asyncritus' question time

asyncritus arguments against evolution

Incl. intelligent design, belief in divine creation

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asyncritus' question time

#1  Postby halucigenia » Apr 16, 2012 1:40 pm

Oh, well, here we go again it’s petunias time for me.

I came across this character on another forum ages ago and now they are spouting the same old tripe again over on the "Evolution & Natural Selection" sub forum here on rationalskepticism.org.
I thought that I should introduce you all to asyncritus and put the tripe where it belongs before it pollutes the thread that it was raised in.

Fasten your seatbelts we're in for a bumpy ride here. ;)

asyncritus wrote:

Hi Hallucination :smile:

'Tis me again! :crazy:

Still peddling the old tripe, I see! :smile:

The old old question I asked you a while ago still stands unanswered.

Let me grant you that mutations + natural selection produced a bird's wings (for instance) from a reptile's forelimbs. Wildly improbable, of course, but let's suppose. And feathers from scales
Well, feathers are just modified scales, so no problem there, as they could have had uses other than flight to start with.
asyncritus wrote:, and endothermic metabolism from ectothermic metabolism.
Theropod dinosaurs could have been endothermic before they evolved flight so, no problem there either.

asyncritus wrote:Not to mention the entirely new lung structure, in which air enters the lung on exhalation rather than on inhalation.
again, something that could have evolved in theropod dinosaurs prior to wings and flight, so, again there is no problem there either.

asyncritus wrote:All that by the magic of waving the old Random Mutation Selection wand. (Has common sense completely deserted your halls???)
No magic required, all of the examples that you have provided so far could have evolved prior to the evolution of wings and flight. If that is what you are getting at.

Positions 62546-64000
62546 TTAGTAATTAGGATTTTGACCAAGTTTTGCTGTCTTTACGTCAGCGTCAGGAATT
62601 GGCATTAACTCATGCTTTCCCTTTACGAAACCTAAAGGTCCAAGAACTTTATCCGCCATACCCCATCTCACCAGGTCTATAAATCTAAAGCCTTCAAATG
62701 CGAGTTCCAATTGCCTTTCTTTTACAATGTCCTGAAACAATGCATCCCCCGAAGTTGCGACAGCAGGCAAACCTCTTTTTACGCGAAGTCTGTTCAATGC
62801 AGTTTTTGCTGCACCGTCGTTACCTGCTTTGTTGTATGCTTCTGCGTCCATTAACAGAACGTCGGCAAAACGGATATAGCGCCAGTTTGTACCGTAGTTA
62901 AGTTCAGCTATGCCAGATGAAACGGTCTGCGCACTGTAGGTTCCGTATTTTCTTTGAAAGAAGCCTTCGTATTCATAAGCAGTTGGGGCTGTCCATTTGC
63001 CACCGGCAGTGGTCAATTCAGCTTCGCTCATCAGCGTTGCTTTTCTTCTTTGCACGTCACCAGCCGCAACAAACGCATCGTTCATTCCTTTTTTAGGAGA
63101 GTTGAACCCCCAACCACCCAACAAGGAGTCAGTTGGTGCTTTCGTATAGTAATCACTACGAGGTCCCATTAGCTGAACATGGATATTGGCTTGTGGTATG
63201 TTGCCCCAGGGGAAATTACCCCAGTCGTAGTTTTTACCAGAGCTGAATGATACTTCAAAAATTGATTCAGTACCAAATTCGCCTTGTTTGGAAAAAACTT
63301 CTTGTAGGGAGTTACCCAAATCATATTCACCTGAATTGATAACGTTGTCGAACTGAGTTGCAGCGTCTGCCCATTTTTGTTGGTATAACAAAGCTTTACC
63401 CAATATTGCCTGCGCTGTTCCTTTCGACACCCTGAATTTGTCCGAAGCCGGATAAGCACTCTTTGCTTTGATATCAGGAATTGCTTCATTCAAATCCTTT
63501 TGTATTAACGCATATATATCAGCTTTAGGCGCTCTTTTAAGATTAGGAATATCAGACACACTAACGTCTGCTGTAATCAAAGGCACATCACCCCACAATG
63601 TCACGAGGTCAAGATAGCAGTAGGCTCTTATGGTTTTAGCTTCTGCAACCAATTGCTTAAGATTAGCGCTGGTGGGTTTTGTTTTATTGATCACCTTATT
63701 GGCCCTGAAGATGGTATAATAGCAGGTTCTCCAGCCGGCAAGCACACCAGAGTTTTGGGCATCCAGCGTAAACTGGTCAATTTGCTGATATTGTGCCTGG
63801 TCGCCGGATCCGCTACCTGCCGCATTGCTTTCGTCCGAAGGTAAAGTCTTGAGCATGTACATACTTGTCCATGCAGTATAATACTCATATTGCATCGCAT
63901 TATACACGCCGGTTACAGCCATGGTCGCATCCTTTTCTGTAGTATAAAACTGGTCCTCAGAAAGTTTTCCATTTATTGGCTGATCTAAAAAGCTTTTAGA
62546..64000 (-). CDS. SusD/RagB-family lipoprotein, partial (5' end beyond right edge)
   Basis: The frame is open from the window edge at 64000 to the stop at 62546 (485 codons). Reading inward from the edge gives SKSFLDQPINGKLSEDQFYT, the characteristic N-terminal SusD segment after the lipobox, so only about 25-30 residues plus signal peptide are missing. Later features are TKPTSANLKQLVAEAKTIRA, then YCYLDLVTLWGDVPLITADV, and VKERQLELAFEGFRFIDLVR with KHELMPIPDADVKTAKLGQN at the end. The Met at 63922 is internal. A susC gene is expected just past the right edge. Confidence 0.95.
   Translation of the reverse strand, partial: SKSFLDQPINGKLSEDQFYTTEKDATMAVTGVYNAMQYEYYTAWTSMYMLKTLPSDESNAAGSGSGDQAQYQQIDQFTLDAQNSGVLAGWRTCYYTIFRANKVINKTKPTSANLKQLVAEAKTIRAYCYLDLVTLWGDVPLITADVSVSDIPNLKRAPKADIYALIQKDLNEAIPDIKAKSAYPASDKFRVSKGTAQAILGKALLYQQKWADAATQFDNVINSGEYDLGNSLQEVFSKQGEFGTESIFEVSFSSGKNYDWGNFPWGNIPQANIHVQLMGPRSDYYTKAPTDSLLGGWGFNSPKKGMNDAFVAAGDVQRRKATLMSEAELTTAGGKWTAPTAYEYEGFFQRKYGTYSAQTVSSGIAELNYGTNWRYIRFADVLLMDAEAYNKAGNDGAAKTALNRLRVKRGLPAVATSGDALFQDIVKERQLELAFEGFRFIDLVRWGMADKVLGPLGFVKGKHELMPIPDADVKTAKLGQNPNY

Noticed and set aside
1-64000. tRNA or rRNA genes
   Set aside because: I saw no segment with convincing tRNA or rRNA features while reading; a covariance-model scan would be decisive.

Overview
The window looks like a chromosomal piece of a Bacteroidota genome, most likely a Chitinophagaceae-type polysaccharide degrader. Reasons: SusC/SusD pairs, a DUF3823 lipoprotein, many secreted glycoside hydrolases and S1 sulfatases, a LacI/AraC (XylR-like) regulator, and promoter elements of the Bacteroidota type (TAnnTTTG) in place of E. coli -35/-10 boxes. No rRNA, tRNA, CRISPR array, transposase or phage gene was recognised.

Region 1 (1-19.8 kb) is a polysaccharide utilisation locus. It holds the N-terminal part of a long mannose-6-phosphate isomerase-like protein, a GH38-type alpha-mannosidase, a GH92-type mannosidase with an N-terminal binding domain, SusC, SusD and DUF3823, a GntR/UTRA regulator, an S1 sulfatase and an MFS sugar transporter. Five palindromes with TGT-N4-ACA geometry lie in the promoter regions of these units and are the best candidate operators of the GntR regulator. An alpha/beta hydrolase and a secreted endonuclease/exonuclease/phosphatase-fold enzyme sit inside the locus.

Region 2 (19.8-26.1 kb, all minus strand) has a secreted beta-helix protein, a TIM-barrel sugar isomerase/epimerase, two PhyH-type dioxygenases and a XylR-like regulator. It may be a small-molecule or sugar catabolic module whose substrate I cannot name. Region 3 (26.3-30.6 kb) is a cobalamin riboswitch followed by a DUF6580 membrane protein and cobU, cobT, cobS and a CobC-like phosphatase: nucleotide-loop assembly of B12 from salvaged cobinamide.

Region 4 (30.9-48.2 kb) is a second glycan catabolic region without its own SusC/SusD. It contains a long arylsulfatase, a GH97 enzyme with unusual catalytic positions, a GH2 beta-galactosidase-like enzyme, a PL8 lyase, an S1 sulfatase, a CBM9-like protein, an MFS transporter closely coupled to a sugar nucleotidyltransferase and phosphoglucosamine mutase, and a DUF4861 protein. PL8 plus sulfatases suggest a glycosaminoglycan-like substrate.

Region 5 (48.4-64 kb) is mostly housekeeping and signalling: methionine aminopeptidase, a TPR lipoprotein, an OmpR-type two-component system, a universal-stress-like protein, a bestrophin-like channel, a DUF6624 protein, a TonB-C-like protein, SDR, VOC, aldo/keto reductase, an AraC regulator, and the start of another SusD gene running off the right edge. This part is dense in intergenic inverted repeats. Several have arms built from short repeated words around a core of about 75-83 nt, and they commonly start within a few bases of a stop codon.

asyncritus wrote:
Now the questions:

Bird hatches out from reptile's egg, as Goldschmidt suggested, because he knew that there's no other way for this to happen!
Why?
Why is there no other way for this to happen?
Why can birds not have gradually evolved over time from reptilian ancestors via theropod dinosaurs?
Why can feathers not have gradually evolved in this lineage which provided utility in ways other than flight – insulation or display for example?
Why can an organisms’ metabolism not change from providing little excess body heat to providing more and more body heat over time?
Why can lungs not be modified by random mutation and natural selection from a simple air sac to one with flow through functionality?

Just what do you think actually prevents these things from happening.
And, remember, personal incredulity is not a valid argument.

asyncritus wrote:1 What could the new bird do with the brand new flight apparatus? After all, he's still a reptile in his head. Can you see it? 'Duhhhh! What the hell do I do with these things'? Jumps off cliff. THUDDD! End of bird evolution.
Do we really have to go there again? You sound like you have been to the Stevebee School of argumentation. :rolleyes:
No one, except creationist straw man arguments, propose that an organism suddenly appeared with brand new novel adaptions like a full set of flight apparatus within a single generation. :doh:

asyncritus wrote:
It requires empowering flight instincts - or it couldn't get off the ground, no matter how good the wings etc may be. Think of a fighter plane with an untrained administrative clerk at the controls. Disaster on the way? You bet.
Not all flight ability is instinctual, have you never seen young birds on nature documentaries stretching their wings and learning how to fly. Again, no one except creationists’ straw man arguments propose that an organism suddenly appeared with brand new novel adaptions like a full set of flight instincts within a single generation. :doh:

asyncritus wrote:
so

2 Where did the instincts come from
They evolved in tandem with the flight apparatus, slowly, over time.

asyncritus wrote:3 And how did they enter the genome?
How do any behaviours originate and evolve, there’s nothing magical that has to “enter” the genome, behaviours and the ability to learn do have a genetic component which can be modified and change over time just like any other trait under genetic control.